We May Be Close to an HIV Cure

In the world of viruses, the Human Immunodeficiency Virus (HIV) is one of humanity's greatest fears. When infected with the virus, the body's immune system will deteriorate until it will be defenseless against all microorganisms - allowing opportunistic infection and cancer to speedily develop.

Luckily, a promising turn of events has taken place in the UK. The Times reported that a 44-year-old British man is now successfully free of the virus. This is due to a new ground-breaking treatment - developed by an ambitious team of scientists and doctors from five of the best universities in Britain.

What Makes This Treatment Promising

Unlike the traditional way of battling HIV-infected individuals where only an antiviral drug is doing all the action, this treatment has three elements. Scientists combined standard antiretroviral drugs with another drug capable of reactivating dormant HIV and a powerful vaccine that will trigger the immune system to wipe out the infected cells.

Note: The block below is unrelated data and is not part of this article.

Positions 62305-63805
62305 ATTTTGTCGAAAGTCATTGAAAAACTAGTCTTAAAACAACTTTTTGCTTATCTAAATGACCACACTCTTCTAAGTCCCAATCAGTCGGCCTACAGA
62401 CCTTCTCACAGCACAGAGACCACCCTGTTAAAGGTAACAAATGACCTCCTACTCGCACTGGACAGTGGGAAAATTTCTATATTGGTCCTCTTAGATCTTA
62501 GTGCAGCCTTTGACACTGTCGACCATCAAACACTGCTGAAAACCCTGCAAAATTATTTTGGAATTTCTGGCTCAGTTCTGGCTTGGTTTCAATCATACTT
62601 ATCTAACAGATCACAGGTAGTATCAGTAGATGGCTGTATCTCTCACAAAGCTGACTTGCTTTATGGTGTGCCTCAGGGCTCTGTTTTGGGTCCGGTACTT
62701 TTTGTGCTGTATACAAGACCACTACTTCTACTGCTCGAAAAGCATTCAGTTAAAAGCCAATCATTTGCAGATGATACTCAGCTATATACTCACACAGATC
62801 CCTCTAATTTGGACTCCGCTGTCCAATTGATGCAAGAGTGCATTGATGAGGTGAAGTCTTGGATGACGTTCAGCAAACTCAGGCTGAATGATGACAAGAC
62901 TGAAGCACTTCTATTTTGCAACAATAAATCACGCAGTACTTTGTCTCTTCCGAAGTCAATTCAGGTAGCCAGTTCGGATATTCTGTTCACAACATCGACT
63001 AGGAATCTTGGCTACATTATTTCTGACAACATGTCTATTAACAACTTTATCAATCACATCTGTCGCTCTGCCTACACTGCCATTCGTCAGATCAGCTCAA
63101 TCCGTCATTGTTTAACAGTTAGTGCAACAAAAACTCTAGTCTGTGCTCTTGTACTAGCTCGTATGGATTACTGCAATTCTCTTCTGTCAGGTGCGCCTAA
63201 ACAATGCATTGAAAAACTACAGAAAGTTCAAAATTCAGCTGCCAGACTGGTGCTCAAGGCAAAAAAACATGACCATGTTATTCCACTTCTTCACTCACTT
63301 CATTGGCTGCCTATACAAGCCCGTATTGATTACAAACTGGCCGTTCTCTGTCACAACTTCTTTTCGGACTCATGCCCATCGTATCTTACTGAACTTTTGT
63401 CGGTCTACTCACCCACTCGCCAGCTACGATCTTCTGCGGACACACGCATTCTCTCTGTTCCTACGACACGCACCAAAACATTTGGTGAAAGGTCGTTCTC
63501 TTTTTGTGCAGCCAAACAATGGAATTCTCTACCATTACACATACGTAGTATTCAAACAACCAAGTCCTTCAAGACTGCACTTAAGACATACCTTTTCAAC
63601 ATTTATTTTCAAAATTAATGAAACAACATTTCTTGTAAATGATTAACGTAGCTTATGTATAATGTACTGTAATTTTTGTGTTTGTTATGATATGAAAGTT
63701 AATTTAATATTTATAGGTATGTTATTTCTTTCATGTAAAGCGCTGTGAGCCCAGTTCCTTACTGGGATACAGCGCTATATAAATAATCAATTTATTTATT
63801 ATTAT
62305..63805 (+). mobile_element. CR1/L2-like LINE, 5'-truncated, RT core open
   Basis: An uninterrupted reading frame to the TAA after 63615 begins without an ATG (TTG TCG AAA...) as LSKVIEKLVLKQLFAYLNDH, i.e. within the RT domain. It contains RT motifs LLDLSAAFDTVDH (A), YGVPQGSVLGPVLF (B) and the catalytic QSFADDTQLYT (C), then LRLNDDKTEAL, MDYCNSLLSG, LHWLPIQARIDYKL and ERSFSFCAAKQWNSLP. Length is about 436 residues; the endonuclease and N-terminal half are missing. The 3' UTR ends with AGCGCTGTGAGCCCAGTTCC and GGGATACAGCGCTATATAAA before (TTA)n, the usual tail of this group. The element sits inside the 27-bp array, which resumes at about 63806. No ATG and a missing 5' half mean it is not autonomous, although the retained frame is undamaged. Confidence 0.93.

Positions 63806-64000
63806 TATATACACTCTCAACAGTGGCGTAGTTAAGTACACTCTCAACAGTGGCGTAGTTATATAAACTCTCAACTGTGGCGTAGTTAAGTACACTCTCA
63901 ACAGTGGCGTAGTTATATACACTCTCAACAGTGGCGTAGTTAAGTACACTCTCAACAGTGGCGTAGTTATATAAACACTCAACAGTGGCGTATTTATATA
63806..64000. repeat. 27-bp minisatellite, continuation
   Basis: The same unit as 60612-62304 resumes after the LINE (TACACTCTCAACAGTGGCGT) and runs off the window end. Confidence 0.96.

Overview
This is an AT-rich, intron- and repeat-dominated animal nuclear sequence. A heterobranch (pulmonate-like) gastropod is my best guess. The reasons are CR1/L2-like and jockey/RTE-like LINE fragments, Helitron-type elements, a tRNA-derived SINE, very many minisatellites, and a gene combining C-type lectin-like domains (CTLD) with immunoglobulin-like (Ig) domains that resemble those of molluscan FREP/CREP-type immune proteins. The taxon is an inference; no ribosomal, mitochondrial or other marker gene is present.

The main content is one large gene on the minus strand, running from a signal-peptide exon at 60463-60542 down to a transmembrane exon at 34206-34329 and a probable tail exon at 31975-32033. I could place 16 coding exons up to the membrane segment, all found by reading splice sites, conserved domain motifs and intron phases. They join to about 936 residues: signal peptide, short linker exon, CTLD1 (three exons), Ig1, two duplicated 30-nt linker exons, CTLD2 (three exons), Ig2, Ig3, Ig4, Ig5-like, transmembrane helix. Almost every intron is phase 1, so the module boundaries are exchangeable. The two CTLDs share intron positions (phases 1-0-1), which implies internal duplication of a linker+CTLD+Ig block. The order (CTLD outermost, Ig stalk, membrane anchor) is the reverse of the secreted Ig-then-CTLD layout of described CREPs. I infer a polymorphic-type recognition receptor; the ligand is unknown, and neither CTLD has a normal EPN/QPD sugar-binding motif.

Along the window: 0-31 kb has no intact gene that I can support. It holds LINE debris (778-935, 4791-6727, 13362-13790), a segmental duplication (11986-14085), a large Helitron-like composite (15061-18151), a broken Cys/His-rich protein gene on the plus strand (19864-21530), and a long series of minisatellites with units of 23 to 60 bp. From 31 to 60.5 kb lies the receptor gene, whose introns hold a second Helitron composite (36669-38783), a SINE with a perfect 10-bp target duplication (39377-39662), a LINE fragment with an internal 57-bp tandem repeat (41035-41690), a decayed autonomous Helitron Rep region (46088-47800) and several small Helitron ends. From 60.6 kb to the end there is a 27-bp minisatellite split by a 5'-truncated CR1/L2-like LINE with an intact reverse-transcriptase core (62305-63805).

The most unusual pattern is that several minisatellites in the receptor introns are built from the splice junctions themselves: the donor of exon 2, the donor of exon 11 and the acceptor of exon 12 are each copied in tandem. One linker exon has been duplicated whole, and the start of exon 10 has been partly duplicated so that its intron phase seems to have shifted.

The treatment is so promising that Mark Samuels, the managing director of the National Institute for Health Research Office for Clinical Research Infra­structure said, "We are exploring the real possibility of curing HIV."

"This is one of the first serious attempts at a full cure for HIV."

Is HIV Now Officially Curable?

With hopes up high, this could be the first cure but it is still too early to confirm. To assure that this therapy brings permanent results, the patient should be again tested after several months.

Confirming that there is now an official cure is extremely difficult - even with the outstanding progress. This is due to some almost-successful treatments in the past. One of which was a Mississippi girl who received strong doses of antiretroviral drugs just within 30 hours after she was born in 2010 and continued receiving the drug for 18 months. After 5 months from her last dose, it was reported that the child was virus-free, allowing people to hope that early intervention is the cure for HIV. But, after two years the virus re-emerged as reported by The Guardian.

There is only one person in record that has been officially cured of the virus, Timothy Brown. He was suffering from both HIV and myeloid leukemia and is in need of a bone marrow transplant. The doctors intentionally chose a donor who was immune to HIV. The result of the transplant cured both the HIV infection and his leukemia.

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